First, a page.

The biggest difference between your digital property and other personalty is that your every action online creates new digital items of value. Especially your online actions that involve monetary transactions, such as what kind of movies you watch, food you eat or places you visit. This data goes into a profile that increases the value of your information to a marketing company.
Today, internet service providers, social media and search engines develop and sell your profile. Sometimes these marketing companies develop or buy popular apps so they can directly collect information. Your digital property is making money for everyone involved in the process — except you.
The part that’s disconcerting is that it’s usually done without my knowledge or consent. This is especially troubling when it comes to my children’s information, as kids are now more in touch with electronics than any generation before them. One university study revealed that by age two, 90 percent of kids have a moderate ability to use digital devices.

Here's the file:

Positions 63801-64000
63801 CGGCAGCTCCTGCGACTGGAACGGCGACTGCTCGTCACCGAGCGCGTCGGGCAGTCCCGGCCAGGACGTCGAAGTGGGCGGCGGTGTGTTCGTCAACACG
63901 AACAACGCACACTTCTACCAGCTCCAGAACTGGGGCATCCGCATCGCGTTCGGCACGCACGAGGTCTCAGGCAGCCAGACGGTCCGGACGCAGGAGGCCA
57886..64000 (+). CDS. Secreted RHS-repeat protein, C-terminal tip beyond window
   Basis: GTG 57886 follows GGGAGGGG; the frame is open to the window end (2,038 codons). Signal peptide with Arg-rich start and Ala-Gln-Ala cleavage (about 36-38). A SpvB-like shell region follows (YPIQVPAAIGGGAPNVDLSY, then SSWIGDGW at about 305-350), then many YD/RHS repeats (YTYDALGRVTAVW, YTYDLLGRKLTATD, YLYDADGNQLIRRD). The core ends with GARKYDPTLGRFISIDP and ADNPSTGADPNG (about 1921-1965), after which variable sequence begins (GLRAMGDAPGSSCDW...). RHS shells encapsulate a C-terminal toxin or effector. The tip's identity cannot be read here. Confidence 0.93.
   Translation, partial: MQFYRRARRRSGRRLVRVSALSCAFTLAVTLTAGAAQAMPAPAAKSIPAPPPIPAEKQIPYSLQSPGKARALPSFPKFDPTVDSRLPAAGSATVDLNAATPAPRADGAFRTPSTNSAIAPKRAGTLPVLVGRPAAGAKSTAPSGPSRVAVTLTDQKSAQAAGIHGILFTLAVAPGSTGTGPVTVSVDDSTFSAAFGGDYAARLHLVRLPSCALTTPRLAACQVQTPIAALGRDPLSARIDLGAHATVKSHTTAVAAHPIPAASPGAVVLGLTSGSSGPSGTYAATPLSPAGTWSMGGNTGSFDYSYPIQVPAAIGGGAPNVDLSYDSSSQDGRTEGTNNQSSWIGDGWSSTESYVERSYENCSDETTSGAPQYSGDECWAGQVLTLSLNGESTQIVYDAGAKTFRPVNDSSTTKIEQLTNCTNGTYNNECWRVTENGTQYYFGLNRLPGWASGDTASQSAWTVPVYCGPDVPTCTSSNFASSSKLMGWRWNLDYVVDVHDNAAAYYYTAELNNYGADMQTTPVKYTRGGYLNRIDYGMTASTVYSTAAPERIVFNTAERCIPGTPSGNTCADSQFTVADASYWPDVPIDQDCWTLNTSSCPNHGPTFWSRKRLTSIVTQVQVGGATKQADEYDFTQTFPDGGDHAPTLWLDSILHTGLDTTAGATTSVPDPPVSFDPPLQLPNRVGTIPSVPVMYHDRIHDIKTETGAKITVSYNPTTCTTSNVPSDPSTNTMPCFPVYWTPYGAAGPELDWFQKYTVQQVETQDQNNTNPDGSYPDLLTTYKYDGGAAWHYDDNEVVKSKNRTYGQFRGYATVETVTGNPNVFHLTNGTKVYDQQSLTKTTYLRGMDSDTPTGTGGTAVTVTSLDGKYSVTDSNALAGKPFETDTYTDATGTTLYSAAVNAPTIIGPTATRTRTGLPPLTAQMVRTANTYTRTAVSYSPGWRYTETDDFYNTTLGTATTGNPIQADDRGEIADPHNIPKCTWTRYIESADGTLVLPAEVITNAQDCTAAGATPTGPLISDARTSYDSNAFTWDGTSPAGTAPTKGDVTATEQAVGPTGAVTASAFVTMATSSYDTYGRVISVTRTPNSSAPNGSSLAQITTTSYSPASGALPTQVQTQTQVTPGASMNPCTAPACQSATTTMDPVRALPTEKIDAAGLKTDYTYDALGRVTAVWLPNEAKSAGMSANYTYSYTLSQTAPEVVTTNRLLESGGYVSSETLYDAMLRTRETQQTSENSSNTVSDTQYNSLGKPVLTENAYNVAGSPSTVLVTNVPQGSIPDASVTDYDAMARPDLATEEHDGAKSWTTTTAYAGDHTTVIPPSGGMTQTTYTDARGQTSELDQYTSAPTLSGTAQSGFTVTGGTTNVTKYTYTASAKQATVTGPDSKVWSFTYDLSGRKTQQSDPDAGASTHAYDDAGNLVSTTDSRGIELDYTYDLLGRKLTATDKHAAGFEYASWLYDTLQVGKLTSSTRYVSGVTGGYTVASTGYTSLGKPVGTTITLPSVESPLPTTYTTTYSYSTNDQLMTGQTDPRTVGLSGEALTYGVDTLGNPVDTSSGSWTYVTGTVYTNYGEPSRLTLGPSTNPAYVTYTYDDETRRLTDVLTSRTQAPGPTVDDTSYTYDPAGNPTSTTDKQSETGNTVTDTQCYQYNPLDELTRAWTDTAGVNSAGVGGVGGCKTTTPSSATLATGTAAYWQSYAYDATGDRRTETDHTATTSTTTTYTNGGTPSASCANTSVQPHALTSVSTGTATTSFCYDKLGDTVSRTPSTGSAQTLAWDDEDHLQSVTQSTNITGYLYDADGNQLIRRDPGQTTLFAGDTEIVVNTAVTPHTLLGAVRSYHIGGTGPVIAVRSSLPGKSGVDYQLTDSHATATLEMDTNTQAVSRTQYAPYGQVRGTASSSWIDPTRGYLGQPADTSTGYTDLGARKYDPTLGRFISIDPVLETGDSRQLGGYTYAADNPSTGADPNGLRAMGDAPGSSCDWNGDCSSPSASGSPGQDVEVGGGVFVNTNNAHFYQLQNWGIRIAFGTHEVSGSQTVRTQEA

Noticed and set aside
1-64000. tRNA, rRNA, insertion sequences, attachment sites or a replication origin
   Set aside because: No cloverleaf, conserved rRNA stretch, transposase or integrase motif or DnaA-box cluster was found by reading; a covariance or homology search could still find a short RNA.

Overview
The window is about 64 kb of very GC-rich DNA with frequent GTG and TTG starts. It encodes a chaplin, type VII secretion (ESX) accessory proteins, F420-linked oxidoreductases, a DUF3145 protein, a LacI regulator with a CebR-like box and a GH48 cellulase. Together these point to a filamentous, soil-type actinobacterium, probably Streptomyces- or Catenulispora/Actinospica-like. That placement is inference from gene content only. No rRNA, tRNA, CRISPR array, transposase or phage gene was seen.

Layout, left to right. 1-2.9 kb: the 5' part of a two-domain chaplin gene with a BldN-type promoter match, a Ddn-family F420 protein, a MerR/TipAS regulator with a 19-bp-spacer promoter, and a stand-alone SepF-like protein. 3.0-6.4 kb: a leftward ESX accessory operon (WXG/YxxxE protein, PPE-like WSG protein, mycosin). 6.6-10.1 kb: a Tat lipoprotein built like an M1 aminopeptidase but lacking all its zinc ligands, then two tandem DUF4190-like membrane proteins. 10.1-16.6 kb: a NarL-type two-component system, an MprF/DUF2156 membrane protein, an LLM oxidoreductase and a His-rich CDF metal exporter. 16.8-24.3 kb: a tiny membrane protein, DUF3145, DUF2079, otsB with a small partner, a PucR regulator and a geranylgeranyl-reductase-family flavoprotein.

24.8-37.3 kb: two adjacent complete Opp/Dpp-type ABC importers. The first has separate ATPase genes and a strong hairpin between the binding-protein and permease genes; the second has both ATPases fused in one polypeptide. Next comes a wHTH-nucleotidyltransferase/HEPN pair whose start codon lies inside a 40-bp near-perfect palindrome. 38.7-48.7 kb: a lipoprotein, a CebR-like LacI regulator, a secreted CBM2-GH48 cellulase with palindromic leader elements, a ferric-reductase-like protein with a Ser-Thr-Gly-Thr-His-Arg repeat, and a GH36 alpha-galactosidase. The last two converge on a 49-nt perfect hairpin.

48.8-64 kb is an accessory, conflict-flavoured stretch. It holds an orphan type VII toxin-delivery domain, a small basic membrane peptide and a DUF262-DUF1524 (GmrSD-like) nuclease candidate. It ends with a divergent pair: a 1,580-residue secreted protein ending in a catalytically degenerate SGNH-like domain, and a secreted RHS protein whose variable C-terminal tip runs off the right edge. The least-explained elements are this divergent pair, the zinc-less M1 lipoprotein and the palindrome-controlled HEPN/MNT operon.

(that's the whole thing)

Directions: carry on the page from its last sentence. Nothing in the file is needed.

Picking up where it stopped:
There are, however, a few places that have seen the light. Switzerland, for instance, with their long established respect for personal privacy. Under Article 13 of the country’s constitutional right to privacy, authorities are not allowed access to anyone’s personal data without their notification and a thorough and transparent data request process.
Another example is Australia, where new legislation would allow consumers to own their data. This policy would force government agencies and companies to get explicit permission from users before transferring or selling their data to third parties.
Our actions create new digital property with every click of the mouse, and the result has monetary value. Companies like AT&T shouldn’t be allowed to loot our information, then profit from it. We pay them for a service, nothing more. If they want my data, they should have to compensate me. Facebook allows me to use their platform to connect with others for this privilege, and I consider it fair enough to stay on the platform. It’s my right to leave that platform, and remove their rights to my digital property when I do.